Cadell told the enraptured audience of cannons with mouths wide as a man’s spread arms, of gunshot wounds and raw naked terror and Anne felt herself melt with admiration, knowing that she was not the only woman there who was deep in his thrall, the soft Scots tones of his voice working together with the sounds of the river and the night creatures.

‘I was third officer of the troopship Eruaad, at the end of the war,’ said Cadell, ‘and by then I was grown up indeed. Graduate of a hard school, I might add.’

He told of his promotion to first lieutenant, at which point he was given an incorrect navigational order by the captain that he refused to obey, believing that it would result in the destruction of the ship. ‘I lost my position,’ he said. ‘But I saved the lives of a hundred men in so doing.’ He locked his eyes on young Travers. ‘So do you know what I did then?’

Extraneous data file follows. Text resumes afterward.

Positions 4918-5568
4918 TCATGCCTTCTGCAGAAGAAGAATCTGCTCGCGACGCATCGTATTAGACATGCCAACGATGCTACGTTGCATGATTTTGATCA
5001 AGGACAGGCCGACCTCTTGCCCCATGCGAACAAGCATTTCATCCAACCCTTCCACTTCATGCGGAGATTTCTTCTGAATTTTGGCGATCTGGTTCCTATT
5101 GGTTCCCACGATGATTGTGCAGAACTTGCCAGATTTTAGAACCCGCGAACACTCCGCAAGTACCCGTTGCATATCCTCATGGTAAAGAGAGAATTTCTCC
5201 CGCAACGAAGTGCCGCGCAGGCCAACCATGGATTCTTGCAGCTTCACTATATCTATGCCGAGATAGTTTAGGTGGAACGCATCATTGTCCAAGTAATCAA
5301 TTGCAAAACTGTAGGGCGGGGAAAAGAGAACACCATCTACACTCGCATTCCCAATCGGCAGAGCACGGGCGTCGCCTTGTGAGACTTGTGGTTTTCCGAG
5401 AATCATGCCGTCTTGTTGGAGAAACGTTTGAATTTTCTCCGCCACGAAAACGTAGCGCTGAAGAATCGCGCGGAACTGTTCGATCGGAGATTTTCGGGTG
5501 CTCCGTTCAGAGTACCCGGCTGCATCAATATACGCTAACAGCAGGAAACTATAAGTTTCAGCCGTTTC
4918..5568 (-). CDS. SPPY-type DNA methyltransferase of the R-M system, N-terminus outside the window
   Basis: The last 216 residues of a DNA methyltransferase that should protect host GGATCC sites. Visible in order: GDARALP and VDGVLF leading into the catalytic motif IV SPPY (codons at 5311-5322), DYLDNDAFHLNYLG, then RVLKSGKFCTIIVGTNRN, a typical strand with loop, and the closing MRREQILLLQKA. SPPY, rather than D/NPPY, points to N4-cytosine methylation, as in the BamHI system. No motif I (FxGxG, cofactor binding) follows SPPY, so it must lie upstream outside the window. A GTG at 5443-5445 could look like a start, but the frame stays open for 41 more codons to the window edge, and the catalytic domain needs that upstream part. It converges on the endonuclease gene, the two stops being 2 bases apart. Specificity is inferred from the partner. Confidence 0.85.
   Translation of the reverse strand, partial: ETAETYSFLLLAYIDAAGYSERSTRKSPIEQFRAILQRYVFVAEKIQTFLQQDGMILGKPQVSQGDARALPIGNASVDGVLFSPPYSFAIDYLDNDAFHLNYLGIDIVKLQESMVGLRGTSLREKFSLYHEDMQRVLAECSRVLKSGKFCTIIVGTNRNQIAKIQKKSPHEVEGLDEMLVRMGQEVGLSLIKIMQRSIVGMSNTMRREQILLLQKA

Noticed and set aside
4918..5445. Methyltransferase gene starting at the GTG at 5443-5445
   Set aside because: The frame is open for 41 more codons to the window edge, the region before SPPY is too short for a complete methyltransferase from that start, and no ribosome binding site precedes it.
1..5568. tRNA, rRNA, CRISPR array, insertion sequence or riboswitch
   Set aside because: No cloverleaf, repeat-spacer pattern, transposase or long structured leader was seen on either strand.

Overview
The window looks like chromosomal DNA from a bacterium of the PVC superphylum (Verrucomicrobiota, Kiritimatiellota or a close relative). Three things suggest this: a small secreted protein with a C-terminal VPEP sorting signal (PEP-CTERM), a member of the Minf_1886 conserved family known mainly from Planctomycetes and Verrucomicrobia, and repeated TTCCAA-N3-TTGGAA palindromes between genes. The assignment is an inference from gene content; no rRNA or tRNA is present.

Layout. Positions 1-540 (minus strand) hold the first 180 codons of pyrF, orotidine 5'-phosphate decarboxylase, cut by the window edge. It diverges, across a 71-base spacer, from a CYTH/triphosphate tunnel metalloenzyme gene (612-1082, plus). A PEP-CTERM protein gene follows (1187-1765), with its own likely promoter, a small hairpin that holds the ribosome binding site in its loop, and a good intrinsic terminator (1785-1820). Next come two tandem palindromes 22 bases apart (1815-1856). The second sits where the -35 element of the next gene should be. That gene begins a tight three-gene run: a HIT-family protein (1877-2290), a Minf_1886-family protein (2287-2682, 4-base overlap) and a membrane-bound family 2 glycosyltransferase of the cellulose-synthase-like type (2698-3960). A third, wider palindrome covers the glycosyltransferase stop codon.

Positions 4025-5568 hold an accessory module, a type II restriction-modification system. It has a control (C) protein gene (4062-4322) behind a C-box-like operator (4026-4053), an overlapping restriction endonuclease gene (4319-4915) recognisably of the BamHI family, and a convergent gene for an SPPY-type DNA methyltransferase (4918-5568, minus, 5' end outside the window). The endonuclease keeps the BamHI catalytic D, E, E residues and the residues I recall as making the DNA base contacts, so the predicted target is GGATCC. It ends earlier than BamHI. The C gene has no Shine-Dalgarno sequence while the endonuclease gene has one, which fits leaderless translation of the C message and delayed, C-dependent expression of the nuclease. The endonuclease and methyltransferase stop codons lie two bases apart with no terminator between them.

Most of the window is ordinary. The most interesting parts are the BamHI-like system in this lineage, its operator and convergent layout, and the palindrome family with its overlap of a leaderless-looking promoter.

The boy slowly shook his head. ‘No sir, I do not.’

Cadell grinned wolfishly. ‘I was given my own command and spent twelve months hunting the blood-thirsty pirates of the Malacca Strait. In appreciation of my efforts, I was given a sword by the Sultan Zainal Rashid Al-Mu’adzam Shah I of Kedah. It’s in my cabin in the Esmerelda, and I’ll show it to you the first chance I get.’

When Anne looked at Travers, his eyes shone, as if in rapture at the possibilities painted in the air by a skilled storyteller who did not shrink from placing himself as the centre of the action.

Near midnight, at the change of the tide, Cadell rose to his feet. He announced that he would head off back to his berth on the Lady Augusta, and finished with a rough schedule for the following day. The company rose and applauded, shouting ‘hear, hear,’ as the Scotsman and his entourage walked back to their boat, and rowed away with the current.